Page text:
Contents of this issue:
- Grand Rapids teachers union threatens illegal strike
- More Michigan schools fall short of goals
- Portage bidding process questioned
- One-quarter of Michigan high school students don't finish
- DPS sued over computer lease
- Saginaw pays to get rid of teacher
GRAND RAPIDS TEACHERS UNION THREATENS ILLEGAL STRIKE
GRAND RAPIDS, Mich. — The president of the Grand Rapids teachers union sent a letter to substitute teachers in the district asking them not to cross picket lines should the union strike, according to The Grand Rapids Press. Teacher strikes are illegal under Michigan law.
The district and union have not been able to agree on a contract for more than a year, The Press reported. Both sides have agreed to "fact finding," in which the state appoints a third party to help resolve the dispute.
The Grand Rapids Press, "GRPS teachers union asks substitutes not to cross picket line," Aug. 25, 2008
Michigan Education Digest, "GRPS board votes 'no confidence' in union; won't collect dues," May 27, 2008
MORE MICHIGAN SCHOOLS FALL SHORT OF GOALS
LANSING, Mich. — The number of Michigan schools failing to meet standards set by the federal No Child Left Behind Act increased by 150 during the 2007-2008 school year, according to The Detroit News.
"While this shows that all schools are not where they need to be, or where we want them to be, 80 percent are meeting the higher goals and helping students achieve," Kathleen N. Straus, president of the state Board of Education, said in a press release, The News reported.
NCLB requires schools to achieve "Adequate Yearly Progress." Those that fail face sanctions, The News reported. Schools facing first-time sanctions numbered 185 in 2008, up from 118 in 2007.
The biggest decline was among high schools, 241 of which achieved AYP in 2008, compared to 313 in 2007, according to Booth Newspapers.
The Detroit News, "Report: Fewer Michigan schools met federal goals last year," Aug. 25, 2008
Booth Newspapers, "Number of Michigan schools meeting goals drops," Aug. 25, 2008
Michigan Education Report, "Michigan adopts NCLB growth model," July 28, 2008
PORTAGE BIDDING PROCESS QUESTIONED
PORTAGE, Mich. — Portage Public Schools might revise its construction bidding process to give preference to the low bidder rather than local companies, according to The Kalamazoo Gazette.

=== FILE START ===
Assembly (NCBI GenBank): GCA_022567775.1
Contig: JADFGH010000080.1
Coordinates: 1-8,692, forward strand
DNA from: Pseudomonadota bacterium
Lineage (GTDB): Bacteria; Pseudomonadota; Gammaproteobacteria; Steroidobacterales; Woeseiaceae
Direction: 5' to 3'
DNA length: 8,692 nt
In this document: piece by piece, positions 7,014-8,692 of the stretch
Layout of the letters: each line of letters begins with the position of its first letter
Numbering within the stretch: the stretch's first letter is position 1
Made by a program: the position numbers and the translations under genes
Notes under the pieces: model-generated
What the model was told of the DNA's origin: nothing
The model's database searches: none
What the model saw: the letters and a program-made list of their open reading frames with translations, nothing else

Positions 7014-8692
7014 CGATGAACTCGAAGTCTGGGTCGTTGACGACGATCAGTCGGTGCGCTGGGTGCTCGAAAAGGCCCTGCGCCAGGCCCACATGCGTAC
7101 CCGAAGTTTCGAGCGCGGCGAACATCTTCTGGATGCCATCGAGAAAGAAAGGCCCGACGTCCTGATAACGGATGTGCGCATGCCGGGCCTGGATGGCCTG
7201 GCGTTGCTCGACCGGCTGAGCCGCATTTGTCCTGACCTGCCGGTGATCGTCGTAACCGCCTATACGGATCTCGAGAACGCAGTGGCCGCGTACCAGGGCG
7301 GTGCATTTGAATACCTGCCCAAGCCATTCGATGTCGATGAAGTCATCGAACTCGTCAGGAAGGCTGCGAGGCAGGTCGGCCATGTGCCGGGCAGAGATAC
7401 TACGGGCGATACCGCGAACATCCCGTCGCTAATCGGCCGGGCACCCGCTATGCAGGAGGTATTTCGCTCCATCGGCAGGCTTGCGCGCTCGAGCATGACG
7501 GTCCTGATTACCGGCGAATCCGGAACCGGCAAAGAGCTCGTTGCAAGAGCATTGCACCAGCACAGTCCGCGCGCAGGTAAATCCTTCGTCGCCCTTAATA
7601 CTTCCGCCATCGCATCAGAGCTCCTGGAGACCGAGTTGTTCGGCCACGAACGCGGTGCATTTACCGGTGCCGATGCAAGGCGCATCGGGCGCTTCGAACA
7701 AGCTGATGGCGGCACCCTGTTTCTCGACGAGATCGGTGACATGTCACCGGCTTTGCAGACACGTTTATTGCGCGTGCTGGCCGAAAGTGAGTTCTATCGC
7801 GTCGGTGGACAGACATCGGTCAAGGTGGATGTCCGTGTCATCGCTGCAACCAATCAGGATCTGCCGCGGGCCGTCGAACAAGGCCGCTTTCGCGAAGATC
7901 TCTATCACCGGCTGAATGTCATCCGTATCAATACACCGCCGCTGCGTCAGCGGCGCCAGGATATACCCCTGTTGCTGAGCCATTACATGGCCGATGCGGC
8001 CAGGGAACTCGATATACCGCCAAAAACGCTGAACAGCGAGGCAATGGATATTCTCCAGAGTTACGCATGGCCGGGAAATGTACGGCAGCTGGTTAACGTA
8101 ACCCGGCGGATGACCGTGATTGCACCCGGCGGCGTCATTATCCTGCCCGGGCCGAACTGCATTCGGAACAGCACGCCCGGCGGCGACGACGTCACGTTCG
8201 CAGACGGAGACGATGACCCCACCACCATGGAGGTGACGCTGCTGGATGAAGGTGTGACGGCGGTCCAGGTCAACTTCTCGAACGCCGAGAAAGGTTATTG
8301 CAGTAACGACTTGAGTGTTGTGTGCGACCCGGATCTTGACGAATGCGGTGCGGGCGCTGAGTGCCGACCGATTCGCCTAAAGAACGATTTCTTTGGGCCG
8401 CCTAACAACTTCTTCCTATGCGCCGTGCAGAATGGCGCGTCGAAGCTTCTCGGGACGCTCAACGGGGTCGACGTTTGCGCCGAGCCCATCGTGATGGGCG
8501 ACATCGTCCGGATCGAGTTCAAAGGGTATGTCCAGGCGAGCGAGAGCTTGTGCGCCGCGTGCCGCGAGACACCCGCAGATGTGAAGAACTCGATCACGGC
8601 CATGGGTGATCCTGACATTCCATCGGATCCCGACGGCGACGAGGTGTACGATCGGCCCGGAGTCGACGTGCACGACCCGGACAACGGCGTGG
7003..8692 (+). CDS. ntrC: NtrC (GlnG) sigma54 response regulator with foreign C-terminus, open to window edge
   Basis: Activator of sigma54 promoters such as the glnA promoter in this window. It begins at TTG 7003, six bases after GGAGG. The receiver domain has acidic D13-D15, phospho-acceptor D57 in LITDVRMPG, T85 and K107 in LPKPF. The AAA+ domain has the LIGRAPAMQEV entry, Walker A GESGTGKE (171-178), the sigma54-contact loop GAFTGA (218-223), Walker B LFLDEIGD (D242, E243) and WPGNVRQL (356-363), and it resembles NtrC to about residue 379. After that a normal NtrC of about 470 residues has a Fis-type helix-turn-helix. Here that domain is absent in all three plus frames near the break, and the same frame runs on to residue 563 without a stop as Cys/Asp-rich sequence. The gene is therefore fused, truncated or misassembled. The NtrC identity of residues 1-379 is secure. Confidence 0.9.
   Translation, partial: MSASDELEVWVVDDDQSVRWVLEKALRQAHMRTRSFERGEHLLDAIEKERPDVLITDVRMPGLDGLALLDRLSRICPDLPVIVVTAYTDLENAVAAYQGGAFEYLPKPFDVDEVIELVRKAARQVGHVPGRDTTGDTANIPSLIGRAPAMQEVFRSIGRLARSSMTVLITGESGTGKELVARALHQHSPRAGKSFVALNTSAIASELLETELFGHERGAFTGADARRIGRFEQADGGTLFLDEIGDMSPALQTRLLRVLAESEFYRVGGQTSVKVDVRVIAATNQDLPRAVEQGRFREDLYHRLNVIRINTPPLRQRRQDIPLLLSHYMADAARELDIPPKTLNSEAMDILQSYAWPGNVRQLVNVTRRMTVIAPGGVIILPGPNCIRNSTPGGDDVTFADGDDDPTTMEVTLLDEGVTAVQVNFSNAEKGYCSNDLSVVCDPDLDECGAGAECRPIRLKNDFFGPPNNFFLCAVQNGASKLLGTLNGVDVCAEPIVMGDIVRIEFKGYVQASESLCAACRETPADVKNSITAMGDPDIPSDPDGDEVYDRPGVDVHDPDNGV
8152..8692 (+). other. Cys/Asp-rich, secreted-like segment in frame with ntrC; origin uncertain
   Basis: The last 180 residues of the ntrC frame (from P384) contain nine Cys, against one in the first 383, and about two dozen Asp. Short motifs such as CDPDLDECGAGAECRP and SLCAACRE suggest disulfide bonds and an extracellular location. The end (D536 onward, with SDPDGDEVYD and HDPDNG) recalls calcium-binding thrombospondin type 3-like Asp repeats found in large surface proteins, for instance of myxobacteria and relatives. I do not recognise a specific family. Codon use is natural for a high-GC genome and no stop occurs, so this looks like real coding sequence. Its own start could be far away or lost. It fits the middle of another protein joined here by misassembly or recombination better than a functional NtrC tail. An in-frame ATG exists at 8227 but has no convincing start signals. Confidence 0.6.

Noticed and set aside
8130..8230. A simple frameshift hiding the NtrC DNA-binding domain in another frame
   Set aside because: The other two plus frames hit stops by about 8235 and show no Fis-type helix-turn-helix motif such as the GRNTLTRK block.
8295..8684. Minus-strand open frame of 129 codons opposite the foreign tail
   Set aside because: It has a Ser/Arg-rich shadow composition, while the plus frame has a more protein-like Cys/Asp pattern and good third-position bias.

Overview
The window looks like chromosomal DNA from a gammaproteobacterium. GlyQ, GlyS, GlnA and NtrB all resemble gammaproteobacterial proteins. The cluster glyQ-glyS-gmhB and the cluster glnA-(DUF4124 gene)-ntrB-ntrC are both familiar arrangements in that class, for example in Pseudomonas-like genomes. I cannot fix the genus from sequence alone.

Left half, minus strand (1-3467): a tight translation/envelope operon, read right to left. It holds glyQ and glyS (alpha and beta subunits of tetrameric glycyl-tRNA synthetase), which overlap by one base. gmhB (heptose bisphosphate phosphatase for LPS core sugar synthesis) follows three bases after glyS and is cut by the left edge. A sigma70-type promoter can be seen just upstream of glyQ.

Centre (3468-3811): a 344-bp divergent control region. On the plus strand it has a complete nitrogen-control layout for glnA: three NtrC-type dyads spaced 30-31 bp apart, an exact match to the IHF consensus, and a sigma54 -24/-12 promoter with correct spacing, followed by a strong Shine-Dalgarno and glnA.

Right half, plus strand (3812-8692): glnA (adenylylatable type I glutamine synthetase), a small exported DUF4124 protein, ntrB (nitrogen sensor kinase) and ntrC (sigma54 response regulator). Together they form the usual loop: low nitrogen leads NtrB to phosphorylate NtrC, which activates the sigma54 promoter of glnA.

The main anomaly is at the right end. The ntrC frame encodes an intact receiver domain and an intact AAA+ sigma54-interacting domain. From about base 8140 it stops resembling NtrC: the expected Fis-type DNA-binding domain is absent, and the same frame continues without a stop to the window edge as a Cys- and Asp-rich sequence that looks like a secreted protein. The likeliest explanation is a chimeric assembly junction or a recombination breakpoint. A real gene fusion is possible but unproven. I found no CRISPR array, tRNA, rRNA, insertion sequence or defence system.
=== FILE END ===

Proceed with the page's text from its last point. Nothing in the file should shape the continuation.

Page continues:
The board of education in July picked a Kalamazoo company to perform $1.3 million worth of work on a new elementary school, despite its bid being $41,000 higher than the low bidder, The Gazette reported.
"I feel local preferences are important, but also feel a fair process is even more important," board Vice President Jennifer Whistler told The Gazette. "I have an emotional attachment to local businesses, but we're so tight on our budgets, we don't have much wiggle room."
The Kalamazoo Gazette, "Portage schools revising bid practices," Aug. 5, 2008
Mackinac Center for Public Policy, "The Effects of Michigan's Prevailing Wage Law," Aug. 27, 2007
ONE-QUARTER OF MICHIGAN HIGH SCHOOL STUDENTS DON'T FINISH
LANSING, Mich. — One in four Michigan high school students do not graduate, according to The Detroit News.
A new way of tracking high school students, which looks at those who entered high school as freshmen in 2003, showed 75.5 percent had graduated by 2007. The new formula accounts for those who transfer schools, stop and start school or are held back a grade, The News said.
The previous method for calculating graduation rates, which was based on retention, put Michigan at 85.8 percent.
The Detroit News, "Michigan graduation rates: 25 percent don't finish in four years," Aug. 25, 2008
Michigan Education Report, "Hope in state graduation standards misplaced," March 7, 2006
DPS SUED OVER COMPUTER LEASE
DETROIT — General Electric Capital has filed a federal lawsuit against Detroit Public Schools over a lease for Apple computers, according to the Chicago Tribune.
The company says DPS missed a payment of $254,000 in May. That charge is up to $280,000 including late fees, the Tribune reported.
Chicago Tribune, "Detroit schools get an 'F' in computer deal," Aug. 21, 2008
Michigan Education Digest, "Vendors won't send DPS textbooks," Aug. 19, 2008
SAGINAW PAYS TO GET RID OF TEACHER
SAGINAW, Mich. — The Saginaw School District will pay more than $65,000 to rid itself of a teacher accused of poor classroom behavior, according to The Saginaw News.
The district will pay $42,000 for Teri Dinsmore's salary through the end of 2008 and her benefits until next June in a separation package negotiated by lawyers from the Michigan Education Association school employees union, The News reported. The district already has spent $23,000 to pay Dinsmore and substitute teachers since she was suspended last spring.
Dinsmore has been suspended or reprimanded at least six times since 2004, The News reported. The district could have spent more than $100,000 had it pursued firing her, which would have involved hearings before the Teacher Tenure Commission.
The Saginaw News, "Saginaw schools pay $65,000 in settlement to keep teacher out of the classroom," Aug. 22, 2008
Mackinac Center for Public Policy, "Reforming Teacher Tenure Practices" in "A Teacher Quality Primer," June 30, 2008
MICHIGAN EDUCATION DIGEST is a service of Michigan Education Report (http://www.educationreport.org), an online newspaper published by the Mackinac Center for Public Policy (http://www.mackinac.org), a private, nonprofit, nonpartisan research and educational institute.
Contact Managing Editor Sarah Grether at
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